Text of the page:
So you mean I shouldnt pick my nose in front of a prospective client?!

    If your young your in an ideal situation right now. You can adapt and grow with the current web technologies. I agree with tsguitar... just read everything and anything. One day someone will take you seriously.
    "The power of the Web is in its universality. Access by everyone regardless of disability is an essential aspect."

    --Tim Berners-Lee, W3C Director and Inventor of the World Wide Web

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    Well....I'm 13 and have been designing (or at least learning) for about a year now.

    The best advice I can give is:

    -Start by making a site for yourself. As you learn techniques, apply them to your site. Try to make your site look as good as possible, without making it look 'n00bish'. Learn to work with advanced gfx programs like fireworks and photoshop. Remember, trials are your friends.

    -Show your site to people you know. Tell them about your site, and see if anyone wants one of their own. Use a free, bannerless service for their site. Most importantly, do it for free.

    -Use the one you made for your first client, and your own site, as a resume for your next client, who you should charge money. You may even decide to make a 'resume' website, with a growing list of your creations.

    -KEEP LEARNING! Learn as many languages as possible, they don't have to be web-based. Most of your clients won't know the difference, so beign able to say "I know C++" will sound just as good to them as "I know PHP".

    -m3

  • #7
    Senior Coder gsnedders's Avatar
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    I'm 12, I started in Febrary this year, when I was 11, although I had done stuff before than, I didn't know much of any language, and most of what I was doing was HTML tag soup, now I know (X)HTML, CSS, PHP, SQL and XML, although I never knew HTML styling.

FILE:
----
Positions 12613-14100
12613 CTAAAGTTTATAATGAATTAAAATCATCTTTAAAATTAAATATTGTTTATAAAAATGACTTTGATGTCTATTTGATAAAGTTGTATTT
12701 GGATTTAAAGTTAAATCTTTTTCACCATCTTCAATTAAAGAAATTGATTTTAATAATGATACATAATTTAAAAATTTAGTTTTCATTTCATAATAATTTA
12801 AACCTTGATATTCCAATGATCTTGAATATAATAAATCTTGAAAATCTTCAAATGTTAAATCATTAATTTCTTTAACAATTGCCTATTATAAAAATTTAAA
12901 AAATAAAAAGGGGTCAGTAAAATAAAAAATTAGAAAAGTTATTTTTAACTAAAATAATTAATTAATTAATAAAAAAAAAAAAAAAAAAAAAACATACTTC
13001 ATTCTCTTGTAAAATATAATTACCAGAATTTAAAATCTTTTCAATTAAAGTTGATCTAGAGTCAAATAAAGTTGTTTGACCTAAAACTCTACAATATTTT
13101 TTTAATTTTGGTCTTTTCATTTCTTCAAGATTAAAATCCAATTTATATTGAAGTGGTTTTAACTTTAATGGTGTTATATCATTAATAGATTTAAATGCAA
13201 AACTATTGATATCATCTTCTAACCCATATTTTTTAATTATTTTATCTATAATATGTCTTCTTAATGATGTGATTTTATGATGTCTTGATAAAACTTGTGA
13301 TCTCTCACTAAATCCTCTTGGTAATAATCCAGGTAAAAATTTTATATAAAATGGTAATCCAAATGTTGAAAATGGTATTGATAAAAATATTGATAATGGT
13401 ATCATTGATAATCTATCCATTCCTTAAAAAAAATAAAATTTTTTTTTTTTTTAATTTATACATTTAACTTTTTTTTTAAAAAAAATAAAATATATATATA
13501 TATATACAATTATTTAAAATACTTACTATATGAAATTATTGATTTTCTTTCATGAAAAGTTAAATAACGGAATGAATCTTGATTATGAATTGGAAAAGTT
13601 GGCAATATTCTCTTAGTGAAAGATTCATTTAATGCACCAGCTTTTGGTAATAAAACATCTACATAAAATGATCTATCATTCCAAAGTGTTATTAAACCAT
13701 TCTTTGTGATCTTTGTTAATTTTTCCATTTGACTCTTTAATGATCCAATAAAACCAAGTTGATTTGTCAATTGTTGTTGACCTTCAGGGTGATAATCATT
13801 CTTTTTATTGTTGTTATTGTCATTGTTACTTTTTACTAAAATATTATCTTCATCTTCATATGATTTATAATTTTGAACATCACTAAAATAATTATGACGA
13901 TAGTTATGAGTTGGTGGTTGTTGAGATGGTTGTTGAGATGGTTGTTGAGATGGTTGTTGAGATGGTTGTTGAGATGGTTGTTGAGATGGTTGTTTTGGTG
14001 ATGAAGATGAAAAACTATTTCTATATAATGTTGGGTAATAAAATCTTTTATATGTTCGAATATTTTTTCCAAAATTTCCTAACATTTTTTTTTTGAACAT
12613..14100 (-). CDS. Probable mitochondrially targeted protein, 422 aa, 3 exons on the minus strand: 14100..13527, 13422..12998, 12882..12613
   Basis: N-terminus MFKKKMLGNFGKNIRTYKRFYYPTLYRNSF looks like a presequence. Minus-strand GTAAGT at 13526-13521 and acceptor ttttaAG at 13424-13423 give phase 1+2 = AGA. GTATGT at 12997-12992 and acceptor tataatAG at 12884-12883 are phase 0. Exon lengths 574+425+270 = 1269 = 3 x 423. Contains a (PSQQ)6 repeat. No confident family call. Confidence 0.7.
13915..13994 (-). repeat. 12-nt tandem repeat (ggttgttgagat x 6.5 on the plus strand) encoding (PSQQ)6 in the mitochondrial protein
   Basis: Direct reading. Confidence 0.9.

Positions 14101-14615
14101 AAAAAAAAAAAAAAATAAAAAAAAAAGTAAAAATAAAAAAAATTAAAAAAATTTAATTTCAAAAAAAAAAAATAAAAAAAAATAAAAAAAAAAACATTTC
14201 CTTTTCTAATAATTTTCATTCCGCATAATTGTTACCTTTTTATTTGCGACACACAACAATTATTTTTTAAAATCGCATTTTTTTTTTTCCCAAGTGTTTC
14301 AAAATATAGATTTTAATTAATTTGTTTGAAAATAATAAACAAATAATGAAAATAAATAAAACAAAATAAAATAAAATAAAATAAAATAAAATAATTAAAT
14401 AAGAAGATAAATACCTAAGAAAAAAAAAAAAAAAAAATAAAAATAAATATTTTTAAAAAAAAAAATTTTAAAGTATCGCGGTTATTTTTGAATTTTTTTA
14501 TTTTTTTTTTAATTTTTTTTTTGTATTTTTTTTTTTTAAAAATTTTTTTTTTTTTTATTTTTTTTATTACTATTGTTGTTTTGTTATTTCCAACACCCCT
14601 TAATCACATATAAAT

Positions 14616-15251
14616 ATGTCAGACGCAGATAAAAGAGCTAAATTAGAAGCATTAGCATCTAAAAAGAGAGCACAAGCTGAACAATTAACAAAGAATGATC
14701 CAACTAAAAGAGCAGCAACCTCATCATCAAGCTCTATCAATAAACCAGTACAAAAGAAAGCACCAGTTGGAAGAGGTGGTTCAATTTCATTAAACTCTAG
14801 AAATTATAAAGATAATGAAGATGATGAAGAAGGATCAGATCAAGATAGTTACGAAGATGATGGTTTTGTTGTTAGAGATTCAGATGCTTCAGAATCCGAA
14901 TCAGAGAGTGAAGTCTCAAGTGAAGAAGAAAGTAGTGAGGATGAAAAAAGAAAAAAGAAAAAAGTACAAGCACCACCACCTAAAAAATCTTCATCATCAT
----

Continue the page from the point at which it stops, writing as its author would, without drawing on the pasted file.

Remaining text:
• #8
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    Great to hear from all you guys...

    I started maybe a 2 maybe 3 years ago when i was about 12 and I got into all that newb <marquee> kinda stuff lol...I kinda moved away from making websites for a year or so and then last year I started up again...woo its been great fun...I just got a pretty good book on PHP and im fairly good in CSS and XHTML...ya so I'd love to know some good books for learning stuff like javascript and MySQL and stuff...

    my only fear is that I'm gonna end up in some cubicle 20 years from now debugging some stupid code at 4am ... lol
    Jalenack.com .:. YWDA Founder .:. Rounded Corners Maker 1.1! .:. My Blog
    The hardest thing about teaching is not knowing the right answers, but knowing the right questions - Elisabeth Klein
    Pretty buttons does not a great website make.

  • #9
    Senior Coder gsnedders's Avatar
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    Quote Originally Posted by Jalenack
    my only fear is that I'm gonna end up in some cubicle 20 years from now debugging some stupid code at 4am ... lol
    I was building Apache and PHP at 4 am once Sooo sloww...

  • #10
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    how did you learn all that sooo fast? you must be at your comp 24 hrs/day lol...
    Jalenack.com .:. YWDA Founder .:. Rounded Corners Maker 1.1! .:. My Blog
    The hardest thing about teaching is not knowing the right answers, but knowing the right questions - Elisabeth Klein
    Pretty buttons does not a great website make.

  • #11
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    I've worked with some young designers -- and what I've found helps is that if you're worried about your age being a credibility problem either:
    1) Become a member of some affiliated groups that are in our industry
    2) Talk with some local designers that are elder, and introduce yourself and your work. Get them to back you up if a client gets a little high and mighty with you.

    Remember they're paying you for your experience, so who's the expert then? Don't let them tell you what to do, when it's you that knows best No matter your age!